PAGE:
American Economy: How Nostalgia Should Not Stop The Time
The treatment of the American economy is like a cowboy in his spurs trying to kick his horse to go faster. The only problem is that it will only go so far. It has become a central issue for the US voters to decide which of the two candidates could kick the economy into a gallop, the problem is it may run out of wind and not make it to the finish line. The time of the cowboys is over and one must make a choice.
President Obama has tried to find a new course after the Bush era tax breaks and credit card wars, striving towards a welfare economy where health care and social help dominate over private interest and fast economy boosts followed by miscalculations. It is no wonder that a miracle has not happened; it does not take a mere three years to make new policies work.
The troubles of the US can be viewed from two perspectives: either that the rich do not pay enough taxes to balance the unequal economy or, from the Republican point of view, that the state is too big and we should let the wild cattle loose to allow the best man to win. This race was already lost once as the Republicans seem to thrive on the nostalgic prospect that Mitt Romney represents.
The difference between two new economical plans stands between Obama’s focus to bring the jobs back from foreign lands. Obama plans to strengthen the middle class by extending the tax breaks to up to 200,000$ for an individual and 250,000$ for a married couple. He also plans to reduce corporate tax rates from 35% to 28%, thus levelling the costs with other advanced economies. In addition he would eliminate the deductions on moving company’s productions overseas, giving a 20% tax credit for those who bring it back home instead, and the tax rate of manufacturers would not exceed 25% (currently 26%). One can see these decisions creating a nationalistic economy but, considering option number two, to let the economy run loose and face the global risk later may be a choice that comes second to patriotism.
Romney’s comments about Obama’s failure as a president due to weak economical improvements leave one wondering if he considers the Wall Street politics a better option due to its fast achievements. All capitalism is crony but the elite capitalism may be just a bit cronier. It is the responsibility of the state to think of what was done before and to try to prevent the economic jumps that throw us back in time. Romney has put his cowboy boots on and is galloping past Obama with bag of gold in one hand and a paper of restricted Obamacare programmes in the other. Let us say the government has fallen behind; they are just in it for the show, outnumbered by the money ‘flowing in’. Romney, as opposed to Obama, criticizes the tax breaks up to 250,000$ by saying that it would hurt small businesses that earn just above 250 000$. Instead he would lower the taxes for everyone by 20%. Obama would tax the richest population with 36% and 39% respectively as opposed to Romney’s 28% maximum. Romney would also support corporations by lowering their taxes to 25% which would is expected to be followed by the creation of jobs. The financial ball will be running even faster as for the investment part Romney would maintain current investment gains tax at 15% and give a tax break from 100,000$ (200,000$ for married couples). Obama, as opposed, would raise the capital gains by 20% and tax the dividends as ordinary income tax rates with the breaks as previously mentioned.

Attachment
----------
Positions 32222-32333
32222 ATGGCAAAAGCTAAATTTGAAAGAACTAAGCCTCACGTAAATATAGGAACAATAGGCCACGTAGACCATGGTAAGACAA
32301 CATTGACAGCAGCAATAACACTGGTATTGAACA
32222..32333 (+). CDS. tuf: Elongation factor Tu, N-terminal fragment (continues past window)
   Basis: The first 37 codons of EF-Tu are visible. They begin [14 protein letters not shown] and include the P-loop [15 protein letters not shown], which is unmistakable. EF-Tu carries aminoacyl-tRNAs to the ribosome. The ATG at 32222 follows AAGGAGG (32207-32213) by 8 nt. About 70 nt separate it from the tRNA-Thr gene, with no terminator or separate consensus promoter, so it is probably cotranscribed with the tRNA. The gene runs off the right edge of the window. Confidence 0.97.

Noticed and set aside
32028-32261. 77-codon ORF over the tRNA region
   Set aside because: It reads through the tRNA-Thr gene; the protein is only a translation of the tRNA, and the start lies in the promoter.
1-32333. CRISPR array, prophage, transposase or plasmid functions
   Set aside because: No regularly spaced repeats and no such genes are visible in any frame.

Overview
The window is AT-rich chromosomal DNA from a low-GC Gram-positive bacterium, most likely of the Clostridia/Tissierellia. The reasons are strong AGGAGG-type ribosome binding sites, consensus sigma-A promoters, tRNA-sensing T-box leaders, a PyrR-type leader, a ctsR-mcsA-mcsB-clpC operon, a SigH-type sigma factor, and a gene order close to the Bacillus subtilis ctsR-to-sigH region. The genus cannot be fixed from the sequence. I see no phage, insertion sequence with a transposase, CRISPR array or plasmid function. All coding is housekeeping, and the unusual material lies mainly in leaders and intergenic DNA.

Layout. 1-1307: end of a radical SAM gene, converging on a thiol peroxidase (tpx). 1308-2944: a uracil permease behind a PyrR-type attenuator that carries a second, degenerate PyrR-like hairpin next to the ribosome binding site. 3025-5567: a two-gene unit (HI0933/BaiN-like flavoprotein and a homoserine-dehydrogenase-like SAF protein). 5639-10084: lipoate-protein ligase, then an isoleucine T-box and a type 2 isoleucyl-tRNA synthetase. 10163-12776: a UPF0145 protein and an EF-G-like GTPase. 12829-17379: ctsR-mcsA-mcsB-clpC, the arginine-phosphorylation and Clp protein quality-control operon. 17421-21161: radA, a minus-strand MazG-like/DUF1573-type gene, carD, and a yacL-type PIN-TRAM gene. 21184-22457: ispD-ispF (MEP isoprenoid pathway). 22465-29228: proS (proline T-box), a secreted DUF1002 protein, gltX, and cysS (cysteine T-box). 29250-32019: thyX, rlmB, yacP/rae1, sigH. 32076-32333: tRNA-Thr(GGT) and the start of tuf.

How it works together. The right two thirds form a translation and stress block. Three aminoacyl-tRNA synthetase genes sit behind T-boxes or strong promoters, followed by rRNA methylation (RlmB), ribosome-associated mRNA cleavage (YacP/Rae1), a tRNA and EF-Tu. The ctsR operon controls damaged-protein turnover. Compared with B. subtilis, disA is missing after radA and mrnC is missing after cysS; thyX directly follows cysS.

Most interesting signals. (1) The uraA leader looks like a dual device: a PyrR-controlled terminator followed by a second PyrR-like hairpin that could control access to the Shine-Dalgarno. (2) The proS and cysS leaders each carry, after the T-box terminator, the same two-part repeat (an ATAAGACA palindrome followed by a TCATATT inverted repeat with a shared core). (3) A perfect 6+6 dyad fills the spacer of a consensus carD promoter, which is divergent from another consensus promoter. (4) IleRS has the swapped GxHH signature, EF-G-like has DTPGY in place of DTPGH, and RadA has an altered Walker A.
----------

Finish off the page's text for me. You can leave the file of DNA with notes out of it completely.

The nation will certainly cheer on the words ‘tax break’, but someone will still have to pay. Obama has justified his actions by limiting the value of itemized deductions and tax breaks for individuals, thus bringing the tax cut per cent from 33-35% down to 28%. Romney has proposed to limit the returns of high income filers, leaving one wondering as he gives more options to the rich and, in contrast, tries to tax them heavily in order to make the other policies look better. The Romney way would all come down to numbers: only the really rich will enjoy the true benefits of this scheme as they over-earn their possible taxes, as for the rest it would be advisable to focus on the long term run. Investments can bring in money fast and depending on Asian economies and tax breaks in other countries the investments could go out as fast as they came. Capitalism is a game to play, but while signing up for the completely global action one must accept the completely global consequences where the nation market loses its importance and the citizens are nothing but a machine that keeps the money flowing.
The US national debt deficit is around 15$ trillion. During Obama’s time it has increased by over a trillion each year. The unemployment rate is around 8.2% and Obama is accused of miscalculating the cost of Medicare. Romney would like to bring Medicare to the state level instead of Obama’s federal level that puts a tax on health insurance mandate. Romney says the US needs to focus on its Achilles` heel: the economy. But on second thought it has long been proved that the amount of money circulating does not feed everyone alike. Mr. Obama’s policies have a political statement with possible miscalculations along the way to achieve an economy of the nation, for the nation by the nation. The judgement of right and wrong policies is too early to come by, but let us hope that money can buy time. That money can buy time to give the nation a chance to experience the weaknesses and strong points of the people’s state before they put on the cowboy boots and race individually for the American Dream, a mirage that never seems to die.
BY: Tuuli Riit